Clouds. 67.8   F New York
AI-Powered News Summarizer
Top Stories

How early and mail-in voting could affect when we learn the winner of the 2020 election

October 15, 2020. Summarized by summa-bot.

More than 350 people were in line to vote when the poll opened at 8 a.m., the first arriving was at 4:45 on Thursday, October 15, 2020 at Roberts Park in Raleigh, N.C. This was the first day of early voting in North Carolina.

More Americans are casting their ballots early than ever before. If that correlates with higher turnout overall -- and polling suggests it will -- it will be good for democracy.

Of those six, the law currently states that most ballots must be received by Election Day in Arizona, Florida and Wisconsin.

In the other three states, Michigan, North Carolina and Pennsylvania, the current law is only that the ballots be postmarked by Election Day.

While the lionshare of the mail votes in each of those states is likely to be submitted long before Election Day, some voters may very well wait it out.

A recent Fox News poll in Pennsylvania found, for example, that 10% of likely voters said they'd be voting by mail and submitting their ballot on Election Day.

If the total ends up being that high and the election is close, it will be hard to know who has won in any of those three (Michigan, North Carolina or Pennsylvania) states without seeing the final votes.

It's when the mail votes that are cast before Election Day are allowed to be processed.

As The New York Times notes, "this ranges from verifying signatures, opening envelopes and flattening ballots to get them ready for tabulation. " Allowing processing before Election Day speeds up the counting on election night.

Arizona, Florida, North Carolina and cities with populations over 25,000 in Michigan are allowed to process ballots before Election Day.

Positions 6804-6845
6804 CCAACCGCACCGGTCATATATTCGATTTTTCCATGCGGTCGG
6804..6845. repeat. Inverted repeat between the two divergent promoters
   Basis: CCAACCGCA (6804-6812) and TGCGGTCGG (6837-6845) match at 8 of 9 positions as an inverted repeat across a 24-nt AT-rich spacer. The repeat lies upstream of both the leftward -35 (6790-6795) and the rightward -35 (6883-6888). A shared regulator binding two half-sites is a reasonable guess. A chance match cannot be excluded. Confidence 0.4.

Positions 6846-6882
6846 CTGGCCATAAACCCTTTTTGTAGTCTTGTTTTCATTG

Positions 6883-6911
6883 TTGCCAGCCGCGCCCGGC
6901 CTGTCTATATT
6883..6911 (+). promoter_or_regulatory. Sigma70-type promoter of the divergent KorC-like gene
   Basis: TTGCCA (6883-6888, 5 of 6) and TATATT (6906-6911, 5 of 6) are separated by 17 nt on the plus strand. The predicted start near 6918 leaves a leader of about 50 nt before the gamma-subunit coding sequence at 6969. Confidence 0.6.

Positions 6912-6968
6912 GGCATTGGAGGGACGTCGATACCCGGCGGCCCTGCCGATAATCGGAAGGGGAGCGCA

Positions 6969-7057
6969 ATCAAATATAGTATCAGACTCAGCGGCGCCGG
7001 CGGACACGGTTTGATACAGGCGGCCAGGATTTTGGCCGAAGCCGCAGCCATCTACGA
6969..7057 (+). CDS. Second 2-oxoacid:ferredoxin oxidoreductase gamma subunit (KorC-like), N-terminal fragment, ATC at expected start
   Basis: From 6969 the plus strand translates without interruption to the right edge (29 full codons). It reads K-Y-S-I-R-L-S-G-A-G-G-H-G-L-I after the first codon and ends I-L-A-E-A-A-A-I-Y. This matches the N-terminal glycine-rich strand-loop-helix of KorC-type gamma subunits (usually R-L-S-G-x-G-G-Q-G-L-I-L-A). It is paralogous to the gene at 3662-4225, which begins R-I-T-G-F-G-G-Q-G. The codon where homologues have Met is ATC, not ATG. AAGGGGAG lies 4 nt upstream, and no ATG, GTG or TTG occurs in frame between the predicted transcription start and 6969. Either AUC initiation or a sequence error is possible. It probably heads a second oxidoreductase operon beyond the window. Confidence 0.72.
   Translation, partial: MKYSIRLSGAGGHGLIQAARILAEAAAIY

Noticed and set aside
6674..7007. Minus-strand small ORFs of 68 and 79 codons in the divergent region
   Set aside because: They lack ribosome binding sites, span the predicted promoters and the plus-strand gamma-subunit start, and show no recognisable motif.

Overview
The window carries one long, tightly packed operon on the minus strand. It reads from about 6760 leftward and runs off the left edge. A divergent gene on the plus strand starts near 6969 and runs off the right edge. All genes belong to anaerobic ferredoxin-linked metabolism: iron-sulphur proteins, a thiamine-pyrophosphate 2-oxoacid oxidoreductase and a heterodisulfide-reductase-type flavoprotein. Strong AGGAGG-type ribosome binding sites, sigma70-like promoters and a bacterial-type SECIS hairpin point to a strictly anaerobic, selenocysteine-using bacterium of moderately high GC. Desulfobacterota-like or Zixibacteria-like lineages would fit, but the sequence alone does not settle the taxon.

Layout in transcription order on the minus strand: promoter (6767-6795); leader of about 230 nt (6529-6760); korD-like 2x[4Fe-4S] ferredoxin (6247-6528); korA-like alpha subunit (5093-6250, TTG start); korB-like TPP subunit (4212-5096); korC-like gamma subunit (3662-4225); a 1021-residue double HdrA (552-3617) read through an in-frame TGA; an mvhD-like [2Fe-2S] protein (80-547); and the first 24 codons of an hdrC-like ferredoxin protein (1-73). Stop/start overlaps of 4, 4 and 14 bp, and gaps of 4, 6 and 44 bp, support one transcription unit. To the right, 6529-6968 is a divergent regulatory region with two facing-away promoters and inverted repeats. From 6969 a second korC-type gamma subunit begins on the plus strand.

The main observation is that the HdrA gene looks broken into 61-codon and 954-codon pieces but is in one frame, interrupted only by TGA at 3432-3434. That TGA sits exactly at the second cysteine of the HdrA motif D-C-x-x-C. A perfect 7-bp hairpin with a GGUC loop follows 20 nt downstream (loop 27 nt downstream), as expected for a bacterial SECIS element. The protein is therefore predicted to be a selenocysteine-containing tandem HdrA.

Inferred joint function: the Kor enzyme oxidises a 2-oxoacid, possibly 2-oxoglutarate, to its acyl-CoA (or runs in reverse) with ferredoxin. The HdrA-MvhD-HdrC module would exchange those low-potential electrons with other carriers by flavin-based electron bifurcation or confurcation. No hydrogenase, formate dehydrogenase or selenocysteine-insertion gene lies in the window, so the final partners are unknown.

This means that even though Wisconsin mail ballots have to be received by Election Day, there could be a logjam of them to be counted once the processing begins.

Wisconsin's vote counting looks likely to bleed into the day after the election, according to election officials cited by The New York Times.

Arizona and Florida are the two states where most ballots must be in by Election Day and processing of mail votes can begin before Election Day. But even in Arizona, with a history of high mail voting, the vote count has historically taken a very long time.

Now, none of this would necessarily be a problem for counting ballots if the early votes were expected to have the same partisan breakdown as the ballots cast on Election Day. Of course, that's not going to be the case.

An ABC News/Washington Post poll conducted late last month found Biden was ahead by 36 points among those voting before Election Day. Trump was up by 19 points among those who said they'd vote on Election Day. There's just no precedent for any spread like that or for the number of folks voting early.

Summarizer is on Google News. Now you can get the latest AI summarized news on your favorite news platform.

Don't like Google News? We have an RSS Feed for you.